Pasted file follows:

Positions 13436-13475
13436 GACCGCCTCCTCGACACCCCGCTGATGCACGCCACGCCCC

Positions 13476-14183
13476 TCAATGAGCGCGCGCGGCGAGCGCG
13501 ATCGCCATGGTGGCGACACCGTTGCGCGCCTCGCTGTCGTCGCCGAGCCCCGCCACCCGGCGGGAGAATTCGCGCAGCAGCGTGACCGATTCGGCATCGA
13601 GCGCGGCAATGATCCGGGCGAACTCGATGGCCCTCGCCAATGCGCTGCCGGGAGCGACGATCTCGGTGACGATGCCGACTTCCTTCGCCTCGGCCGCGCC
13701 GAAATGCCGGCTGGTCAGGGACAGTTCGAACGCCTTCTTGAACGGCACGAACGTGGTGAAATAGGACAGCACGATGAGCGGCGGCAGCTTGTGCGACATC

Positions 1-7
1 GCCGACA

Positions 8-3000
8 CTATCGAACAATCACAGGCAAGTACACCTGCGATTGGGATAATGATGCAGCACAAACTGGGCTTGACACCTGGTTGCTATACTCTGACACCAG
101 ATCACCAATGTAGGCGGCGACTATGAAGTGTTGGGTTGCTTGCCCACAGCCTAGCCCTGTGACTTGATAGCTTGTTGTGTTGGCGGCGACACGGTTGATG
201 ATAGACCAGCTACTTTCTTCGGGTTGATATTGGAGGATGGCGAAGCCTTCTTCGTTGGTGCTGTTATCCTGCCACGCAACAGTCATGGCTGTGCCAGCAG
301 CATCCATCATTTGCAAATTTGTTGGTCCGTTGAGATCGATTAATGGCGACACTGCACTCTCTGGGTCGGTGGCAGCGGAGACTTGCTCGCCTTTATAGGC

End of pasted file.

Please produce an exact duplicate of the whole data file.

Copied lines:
Positions 13436-13475
13436 GACCGCCTCCTCGACACCCCGCTGATGCACGCCACGCCCC

Positions 13476-14183
13476 TCAATGAGCGCGCGCGGCGAGCGCG
13501 ATCGCCATGGTGGCGACACCGTTGCGCGCCTCGCTGTCGTCGCCGAGCCCCGCCACCCGGCGGGAGAATTCGCGCAGCAGCGTGACCGATTCGGCATCGA
13601 GCGCGGCAATGATCCGGGCGAACTCGATGGCCCTCGCCAATGCGCTGCCGGGAGCGACGATCTCGGTGACGATGCCGACTTCCTTCGCCTCGGCCGCGCC
13701 GAAATGCCGGCTGGTCAGGGACAGTTCGAACGCCTTCTTGAACGGCACGAACGTGGTGAAATAGGACAGCACGATGAGCGGCGGCAGCTTGTGCGACATC

Positions 1-7
1 GCCGACA

Positions 8-3000
8 CTATCGAACAATCACAGGCAAGTACACCTGCGATTGGGATAATGATGCAGCACAAACTGGGCTTGACACCTGGTTGCTATACTCTGACACCAG
101 ATCACCAATGTAGGCGGCGACTATGAAGTGTTGGGTTGCTTGCCCACAGCCTAGCCCTGTGACTTGATAGCTTGTTGTGTTGGCGGCGACACGGTTGATG
201 ATAGACCAGCTACTTTCTTCGGGTTGATATTGGAGGATGGCGAAGCCTTCTTCGTTGGTGCTGTTATCCTGCCACGCAACAGTCATGGCTGTGCCAGCAG
301 CATCCATCATTTGCAAATTTGTTGGTCCGTTGAGATCGATTAATGGCGACACTGCACTCTCTGGGTCGGTGGCAGCGGAGACTTGCTCGCCTTTATAGGC